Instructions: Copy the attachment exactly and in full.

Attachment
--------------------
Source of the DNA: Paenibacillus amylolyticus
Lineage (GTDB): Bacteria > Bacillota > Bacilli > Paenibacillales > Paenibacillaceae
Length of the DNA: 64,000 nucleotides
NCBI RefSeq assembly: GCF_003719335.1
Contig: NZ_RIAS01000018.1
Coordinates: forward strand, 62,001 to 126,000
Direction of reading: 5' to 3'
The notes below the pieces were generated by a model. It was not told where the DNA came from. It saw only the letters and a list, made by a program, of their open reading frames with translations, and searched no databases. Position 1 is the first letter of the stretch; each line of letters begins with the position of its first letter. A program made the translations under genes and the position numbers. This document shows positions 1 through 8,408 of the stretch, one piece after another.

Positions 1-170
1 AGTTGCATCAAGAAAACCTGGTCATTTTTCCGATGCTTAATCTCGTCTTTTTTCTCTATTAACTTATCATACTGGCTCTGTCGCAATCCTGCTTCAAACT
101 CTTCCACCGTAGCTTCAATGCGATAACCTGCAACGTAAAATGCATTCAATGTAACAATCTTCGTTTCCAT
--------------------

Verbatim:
Source of the DNA: Paenibacillus amylolyticus
Lineage (GTDB): Bacteria > Bacillota > Bacilli > Paenibacillales > Paenibacillaceae
Length of the DNA: 64,000 nucleotides
NCBI RefSeq assembly: GCF_003719335.1
Contig: NZ_RIAS01000018.1
Coordinates: forward strand, 62,001 to 126,000
Direction of reading: 5' to 3'
The notes below the pieces were generated by a model. It was not told where the DNA came from. It saw only the letters and a list, made by a program, of their open reading frames with translations, and searched no databases. Position 1 is the first letter of the stretch; each line of letters begins with the position of its first letter. A program made the translations under genes and the position numbers. This document shows positions 1 through 8,408 of the stretch, one piece after another.

Positions 1-170
1 AGTTGCATCAAGAAAACCTGGTCATTTTTCCGATGCTTAATCTCGTCTTTTTTCTCTATTAACTTATCATACTGGCTCTGTCGCAATCCTGCTTCAAACT
101 CTTCCACCGTAGCTTCAATGCGATAACCTGCAACGTAAAATGCATTCAATGTAACAATCTTCGTTTCCAT